or near sunset? How could you improve efficiency if it does? Consider your answers to question 9.
12) Does solar panel input get reduced when the sun is lower in the sky than when it is high in the sky due to
absorption by a thicker layer of atmosphere?
So, how do you calculate the fixed angle between the sun and the surface of a solar panel so you can maximize the
average angle between the sun and the panel surface? Look at the first figure in this exercise. The angle changes
minute by minute during the day as the sun arcs from the east to noon to the west. It also changes each day as the
sun rises in a new spot on the horizon, travels to a new noontime high position, and sets in a new spot. This long
calculation has been worked out by the US Naval Observatory http://aa.usno.navy.mil/data/docs/AltAz.php
http://www.macslab.com/optsolar.html Observations and calculations of the best array tilt by Charles R. Landau
http://www.nrel.gov/rredc/solar_resource.html The National Renewable Energy Laboratory has data on solar
energy at different locations including a solar performance calculator.
The US Naval Observatory http://aa.usno.navy.mil/data/docs/AltAz.php

1) Why does this “sunny day” value change during the year? Because the position of the sun changes with the
seasons. Note the dates of the solstices and equinoxes on the graph. Where are they located compared with
the seasonal the highs and lows in the top line? At the highs. Look at the diagram of the path of the sun at
different times of the year (top of the page) and consider what you know about the seasons.
2)   At what time of the year does the sun spend the most time above the horizon —yielding the longest days?
Summer
3) At what time of the year is the sun highest in the sky? Summer
4) Is this the time of the highest output of the solar panel? No it’s higher Spring and Fall at the equinoxes!
Why not?
The “why not” is not a simple question. Several things affect how much energy reaches a solar panel.
5) What direction is the Array pointed? Check the Array Azimuth on the on the Systems details link. The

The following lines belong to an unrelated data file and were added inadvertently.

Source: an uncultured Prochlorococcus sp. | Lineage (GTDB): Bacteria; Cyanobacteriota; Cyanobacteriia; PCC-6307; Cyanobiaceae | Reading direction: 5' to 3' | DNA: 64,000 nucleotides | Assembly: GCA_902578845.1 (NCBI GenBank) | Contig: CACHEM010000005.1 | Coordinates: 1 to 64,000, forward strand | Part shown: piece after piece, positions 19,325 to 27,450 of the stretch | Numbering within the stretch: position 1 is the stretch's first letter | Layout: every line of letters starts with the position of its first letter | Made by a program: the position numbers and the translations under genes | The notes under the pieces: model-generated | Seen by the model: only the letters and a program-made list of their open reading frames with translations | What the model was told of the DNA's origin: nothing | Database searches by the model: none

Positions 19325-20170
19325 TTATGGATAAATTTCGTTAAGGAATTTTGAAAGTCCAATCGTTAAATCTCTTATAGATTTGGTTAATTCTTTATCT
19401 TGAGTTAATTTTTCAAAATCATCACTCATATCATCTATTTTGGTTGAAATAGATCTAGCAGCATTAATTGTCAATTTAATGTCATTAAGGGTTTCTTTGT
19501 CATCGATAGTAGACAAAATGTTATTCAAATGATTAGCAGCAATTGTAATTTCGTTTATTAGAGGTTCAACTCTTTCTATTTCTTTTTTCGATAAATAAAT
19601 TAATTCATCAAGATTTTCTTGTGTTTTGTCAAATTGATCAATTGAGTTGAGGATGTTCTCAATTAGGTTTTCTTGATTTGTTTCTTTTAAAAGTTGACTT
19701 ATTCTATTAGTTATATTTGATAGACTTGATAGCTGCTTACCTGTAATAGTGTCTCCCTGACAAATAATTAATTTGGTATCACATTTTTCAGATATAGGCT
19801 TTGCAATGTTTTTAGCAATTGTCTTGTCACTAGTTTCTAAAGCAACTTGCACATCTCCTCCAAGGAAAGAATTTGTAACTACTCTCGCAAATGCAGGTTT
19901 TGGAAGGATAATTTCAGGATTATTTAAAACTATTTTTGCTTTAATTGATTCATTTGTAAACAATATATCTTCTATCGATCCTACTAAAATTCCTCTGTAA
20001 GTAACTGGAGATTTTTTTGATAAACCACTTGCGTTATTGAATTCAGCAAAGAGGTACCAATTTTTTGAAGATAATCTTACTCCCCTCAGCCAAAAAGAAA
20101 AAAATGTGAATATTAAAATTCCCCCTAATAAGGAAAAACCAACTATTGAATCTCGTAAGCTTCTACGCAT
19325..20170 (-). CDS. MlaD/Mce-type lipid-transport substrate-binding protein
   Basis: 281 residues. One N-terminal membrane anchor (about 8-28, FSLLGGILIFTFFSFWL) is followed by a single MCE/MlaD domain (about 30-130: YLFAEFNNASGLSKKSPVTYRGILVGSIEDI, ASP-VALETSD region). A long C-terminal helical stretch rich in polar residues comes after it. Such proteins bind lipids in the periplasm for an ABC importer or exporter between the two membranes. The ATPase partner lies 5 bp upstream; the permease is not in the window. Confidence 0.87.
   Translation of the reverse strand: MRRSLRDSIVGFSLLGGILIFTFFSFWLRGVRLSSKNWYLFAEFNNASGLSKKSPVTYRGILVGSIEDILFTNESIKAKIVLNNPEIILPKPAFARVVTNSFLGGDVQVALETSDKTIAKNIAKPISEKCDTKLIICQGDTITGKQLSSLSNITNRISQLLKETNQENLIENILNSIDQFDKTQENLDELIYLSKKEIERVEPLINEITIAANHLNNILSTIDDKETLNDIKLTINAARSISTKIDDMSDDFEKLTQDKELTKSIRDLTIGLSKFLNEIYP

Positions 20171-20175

Kendal Elementary School’s array is pointed due south, 180°. Is this the best direction? Yes, unless there
are tress or buildings that shade the array. Sometime a convenient mounting surface dictates the Array
Azimuth. For example, check the system details for Bryker Woods Elementary School (Austin, TX).
6) The length of the day should affect the amount of solar energy. Does the graph show evidence of more
solar energy reaching the panel when days are longer in the summer? Although more energy does reach the
panel due to the length of day other factors hide this in the graph.
7) Look at the diagram of the sun’s yearly path. In the summer, where does the sun rise and set compared the
plane of the solar panel? Slightly behind it, to the north of due east and west.
8)   Is it important for energy generation that the Sun's rays hit the panel at a high angle? Consider the diagram
to the left. If you had a flashlight that put out a certain amount of light
(energy) it would put its light into a smaller area if it is pointed at a high
angle to the surface than if it is at a low angle. Using trigonometry,
calculate the difference in energy per area between a beam perpendicular
to the surface and one that is inclined 45°. [The energy (light) per area
decreases as the sine of the angle. So with the sun at 45° from the surface
of the solar panel you get 0.7071 times the energy as you would with it
beating down at a right angle (the sine of 45° is 0.7071)].
9) What is the Array tilt for Kendall School? (35°) This angle was chosen, for the most part, to maximize the